To keep my distance judging skills in tune, I practice every day while walking my dog. I look ahead to an object, guess the distance and then count the paces until I get to the object.
When you’ve been hunting for a while, it’s easy to forget about the things you know now, that you didn’t know then.
Last year, while volunteering as a mentor for a turkey youth hunt, I set up my young apprentice, Jenna, in a perfect spot. We had been hunting the same area the day before, and I felt sure this particular morning that we needed to set up on the other side of a large pond, slightly up a hill. I felt the birds may be coming in from the opposite side of where we had been the day before and knew they would head for that water first thing after fly down. I sat next to her, to her left side. As soon as daylight appeared, we started with just a few soft yelps and purrs. It didn’t take much talking. Two hens slowly came up behind her, to her right and then in front headed straight to that pond, just as we predicted. Sure enough, along came the gobbler. I stretched my eyes to the right as far as I could and I saw the bright red. He was coming in right behind those hens, no more than 20 yards to Jenna’s right and he was a nice size bird. I whispered to her that he was coming and to wait until he was in front with his rear fan in full view. The two hens were busy drinking and eating while he continued to show off and strut his stuff. She had to start raising her shotgun to her shoulder real slow . . . painfully slow. She did a beautiful job. Those birds never suspected a thing. I had hunted with Jenna the year before and she took a huge tom. She instinctively knew when to shoot last year, and I didn’t have to tell her “now” - she just knew. So I figured she knew what to do this time too.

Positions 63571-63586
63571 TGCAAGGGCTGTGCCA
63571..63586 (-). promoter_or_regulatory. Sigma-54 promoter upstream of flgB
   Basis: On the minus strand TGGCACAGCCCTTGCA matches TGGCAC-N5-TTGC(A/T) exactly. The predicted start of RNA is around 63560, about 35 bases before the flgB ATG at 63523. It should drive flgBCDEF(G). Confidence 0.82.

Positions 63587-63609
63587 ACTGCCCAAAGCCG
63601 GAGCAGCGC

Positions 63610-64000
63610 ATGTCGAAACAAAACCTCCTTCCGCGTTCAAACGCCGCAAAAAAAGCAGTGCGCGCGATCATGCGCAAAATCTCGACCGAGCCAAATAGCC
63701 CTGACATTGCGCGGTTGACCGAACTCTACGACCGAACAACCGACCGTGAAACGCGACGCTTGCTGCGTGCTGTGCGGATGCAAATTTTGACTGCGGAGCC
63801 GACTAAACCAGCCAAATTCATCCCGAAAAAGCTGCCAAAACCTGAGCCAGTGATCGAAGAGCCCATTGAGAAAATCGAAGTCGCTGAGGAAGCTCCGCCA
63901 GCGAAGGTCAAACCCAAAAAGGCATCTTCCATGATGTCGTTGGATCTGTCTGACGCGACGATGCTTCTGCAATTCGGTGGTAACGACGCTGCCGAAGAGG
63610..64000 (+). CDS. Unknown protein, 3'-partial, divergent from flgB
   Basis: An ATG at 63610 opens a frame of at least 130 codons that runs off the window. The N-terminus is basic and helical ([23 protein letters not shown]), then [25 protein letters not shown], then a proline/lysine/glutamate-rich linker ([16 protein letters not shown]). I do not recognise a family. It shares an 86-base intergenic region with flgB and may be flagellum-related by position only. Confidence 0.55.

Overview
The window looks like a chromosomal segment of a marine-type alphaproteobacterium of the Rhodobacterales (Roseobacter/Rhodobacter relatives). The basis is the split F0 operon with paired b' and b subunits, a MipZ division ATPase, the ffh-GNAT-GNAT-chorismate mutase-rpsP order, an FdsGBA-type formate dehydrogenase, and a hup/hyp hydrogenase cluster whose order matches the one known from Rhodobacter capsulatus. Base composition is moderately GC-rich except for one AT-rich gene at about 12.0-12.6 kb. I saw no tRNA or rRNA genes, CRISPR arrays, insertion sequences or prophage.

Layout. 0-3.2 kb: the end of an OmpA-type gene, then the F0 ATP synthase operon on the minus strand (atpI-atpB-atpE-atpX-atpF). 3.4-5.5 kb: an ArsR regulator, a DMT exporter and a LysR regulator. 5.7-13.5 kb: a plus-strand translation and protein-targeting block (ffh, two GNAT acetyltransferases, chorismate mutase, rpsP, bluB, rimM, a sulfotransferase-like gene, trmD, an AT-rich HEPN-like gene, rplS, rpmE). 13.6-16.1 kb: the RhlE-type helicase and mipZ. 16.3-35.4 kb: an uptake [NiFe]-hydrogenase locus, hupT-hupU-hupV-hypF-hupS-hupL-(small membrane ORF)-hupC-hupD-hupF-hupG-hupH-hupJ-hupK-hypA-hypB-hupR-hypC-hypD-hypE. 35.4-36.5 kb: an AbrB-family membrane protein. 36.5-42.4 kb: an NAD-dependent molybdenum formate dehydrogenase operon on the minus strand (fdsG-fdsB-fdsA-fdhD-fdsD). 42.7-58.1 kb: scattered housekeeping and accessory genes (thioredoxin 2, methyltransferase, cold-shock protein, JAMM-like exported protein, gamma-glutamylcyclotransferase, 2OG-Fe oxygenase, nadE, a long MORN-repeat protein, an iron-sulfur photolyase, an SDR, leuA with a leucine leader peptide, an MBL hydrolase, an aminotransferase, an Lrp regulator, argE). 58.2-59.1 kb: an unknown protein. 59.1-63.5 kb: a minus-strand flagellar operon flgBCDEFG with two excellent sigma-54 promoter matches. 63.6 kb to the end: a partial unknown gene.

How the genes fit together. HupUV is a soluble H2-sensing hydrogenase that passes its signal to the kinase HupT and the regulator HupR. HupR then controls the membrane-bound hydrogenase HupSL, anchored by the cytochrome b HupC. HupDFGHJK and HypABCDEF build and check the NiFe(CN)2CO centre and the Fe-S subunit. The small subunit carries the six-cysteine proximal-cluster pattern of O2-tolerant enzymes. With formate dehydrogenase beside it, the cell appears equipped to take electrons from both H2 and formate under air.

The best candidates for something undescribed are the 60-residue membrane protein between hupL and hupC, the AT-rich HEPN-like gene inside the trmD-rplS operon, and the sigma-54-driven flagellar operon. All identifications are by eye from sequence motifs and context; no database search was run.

But this time . . . she didn’t shoot. We sat there for several minutes, watching those three turkeys. I never said a word and just let her enjoy the moment. It was a perfect shot – from my view. Finally, we just watched the turkeys walk away in the opposite direction. We were both silent. . . along with her shotgun. I’ve never been one to tell another hunter when to take the shot. I had someone do that to me before and I found it nerve-wracking. The shooter may not be seeing the target exactly the way the guide does, even if you are sitting right next to each other. But that particular morning, I wished I would have whispered to Jenna, “go ahead and shoot.”
She put her gun down across her lap and we both took a deep breath. When I asked her what happened, she said “I thought he was too far away.”
My mistake as a mentor. I should have practiced the same method I used when I first began hunting, and I still use occasionally. Now that the show was over, I proceeded to show her how to pace yardage - what was too close, and too far away and how to mark it. We both learned something that day. And we both enjoyed watching the turkeys and agreed it was a good hunt, even if she didn’t tag a tom.
I have a feeling we’ll get another shot at it this season, and we’ll both be ready this time, to go the distance.
Happy Outdoors – Sue